No. 845



For more than 70 years, the United States has enjoyed the highest credit rating given by Standard and Poor’s, the world’s most highly esteemed credit rating agency. But this is no longer the case. In August 2011, this changed when our nation was downgraded from an “AAA” rating to the next lowest level “AA+.” Most Americans will give this very little thought, but it has serious implications for anyone looking to borrow money. The downgrade in rating means that we are a greater risk for defaulting on our loans and this means higher interest rates, which over time filters down to every level of our society.
According to David Beers, head of S&P’s government rating unit, “It’s possible the rating will come back, but we don’t think it’s coming back any time soon.” Now, let me pause here and say just for the record, I am not an economist and there are thousands of people in our nation who know a lot more about it than I do. The reason I wanted to share this is because a friend sent me something the other day that makes it very easy to understand for the average layman like me. Of course when you talk about finances and debt, you are always taking a “snapshot” in time, as it’s very fluid and always changing. Think about this in terms of your own personal finances and it will be much easier to see and understand. And to be sure, it does affect you whether you realize it or not.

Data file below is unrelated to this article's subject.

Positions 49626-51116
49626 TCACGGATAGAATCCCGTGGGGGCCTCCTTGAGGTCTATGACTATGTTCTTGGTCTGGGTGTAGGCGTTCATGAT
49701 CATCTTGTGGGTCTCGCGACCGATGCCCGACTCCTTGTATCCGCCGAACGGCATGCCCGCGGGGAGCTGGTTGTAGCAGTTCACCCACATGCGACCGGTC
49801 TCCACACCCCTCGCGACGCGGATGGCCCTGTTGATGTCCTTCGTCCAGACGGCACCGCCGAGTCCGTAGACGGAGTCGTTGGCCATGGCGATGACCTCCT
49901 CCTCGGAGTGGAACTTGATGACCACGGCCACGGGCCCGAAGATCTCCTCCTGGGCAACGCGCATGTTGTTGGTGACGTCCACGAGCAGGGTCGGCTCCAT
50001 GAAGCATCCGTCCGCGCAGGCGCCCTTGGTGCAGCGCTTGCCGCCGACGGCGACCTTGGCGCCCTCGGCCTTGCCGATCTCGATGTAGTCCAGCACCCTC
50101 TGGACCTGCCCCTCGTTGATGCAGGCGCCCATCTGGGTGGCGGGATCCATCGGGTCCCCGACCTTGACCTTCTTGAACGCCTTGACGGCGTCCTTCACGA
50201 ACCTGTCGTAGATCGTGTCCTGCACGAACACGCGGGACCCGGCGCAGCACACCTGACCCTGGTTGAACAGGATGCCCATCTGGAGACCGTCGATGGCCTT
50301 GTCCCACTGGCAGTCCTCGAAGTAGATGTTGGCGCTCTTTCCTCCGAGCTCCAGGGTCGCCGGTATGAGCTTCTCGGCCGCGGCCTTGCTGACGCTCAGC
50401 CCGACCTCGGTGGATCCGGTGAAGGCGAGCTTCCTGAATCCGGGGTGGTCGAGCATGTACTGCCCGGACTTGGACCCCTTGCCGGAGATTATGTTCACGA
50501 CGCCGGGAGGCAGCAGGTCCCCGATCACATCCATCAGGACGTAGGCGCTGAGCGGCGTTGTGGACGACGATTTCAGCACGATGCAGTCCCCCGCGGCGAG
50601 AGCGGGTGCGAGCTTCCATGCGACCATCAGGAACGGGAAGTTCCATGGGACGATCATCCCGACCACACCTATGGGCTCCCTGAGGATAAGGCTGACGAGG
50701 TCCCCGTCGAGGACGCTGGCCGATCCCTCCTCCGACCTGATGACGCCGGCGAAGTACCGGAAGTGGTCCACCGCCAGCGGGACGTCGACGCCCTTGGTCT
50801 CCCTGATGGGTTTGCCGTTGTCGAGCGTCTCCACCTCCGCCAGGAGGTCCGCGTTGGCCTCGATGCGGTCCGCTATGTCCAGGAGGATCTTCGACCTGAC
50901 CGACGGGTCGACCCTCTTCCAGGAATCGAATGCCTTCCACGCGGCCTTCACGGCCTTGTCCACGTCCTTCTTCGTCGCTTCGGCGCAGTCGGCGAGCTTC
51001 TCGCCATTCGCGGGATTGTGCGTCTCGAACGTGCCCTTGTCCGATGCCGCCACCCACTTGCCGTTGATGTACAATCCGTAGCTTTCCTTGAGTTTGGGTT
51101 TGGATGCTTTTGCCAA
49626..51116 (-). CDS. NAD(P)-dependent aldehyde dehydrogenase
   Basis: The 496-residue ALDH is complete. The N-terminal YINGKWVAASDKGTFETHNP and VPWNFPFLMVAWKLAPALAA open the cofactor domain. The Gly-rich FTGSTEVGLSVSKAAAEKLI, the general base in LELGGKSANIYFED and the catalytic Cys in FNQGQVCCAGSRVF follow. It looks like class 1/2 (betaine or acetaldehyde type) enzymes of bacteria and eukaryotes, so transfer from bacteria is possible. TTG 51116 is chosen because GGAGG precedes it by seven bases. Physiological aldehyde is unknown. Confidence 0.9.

Here we go, and try to not get dizzy because of the zeroes. The title is simply, “Why the US was downgraded.”

U.S. Tax revenue: $2,170,000,000,000.
Federal Budget: $3,820,000,000,000.
New Debt: $1,650,000,000,000.
National Debt: $14,271,000,000,000. (It’s over 15 trillion now)
Recent budget cut: $38,500,000,000

Now, let’s remove 8 zeroes and pretend it’s a household budget:

Annual family income: $21,700.
Money the family spent: $38,200.
New debt on credit card: $16,500.
Outstanding balance on credit card: $142,710.
Total budget cuts: $385.

To my way of thinking, this is a pretty good way to visualize the sad state of our nation’s finances and why we were downgraded by Standard & Poor’s. This is also the battle that is taking place in the U.S. Congress each and every day. Most members of Congress don’t have any backbone and do not want to cut anything, but rather spend even more if they think it will help get them reelected. The big question is simply this, will we get a handle on our nation’s debt or will it destroy us?
(EDITOR'S NOTE: Jim Davidson is a public speaker and syndicated columnist. You may contact him at 2 Bentley Drive, Conway, AR 72034. To begin a bookcase literacy project visit You won’t go wrong helping a needy child.)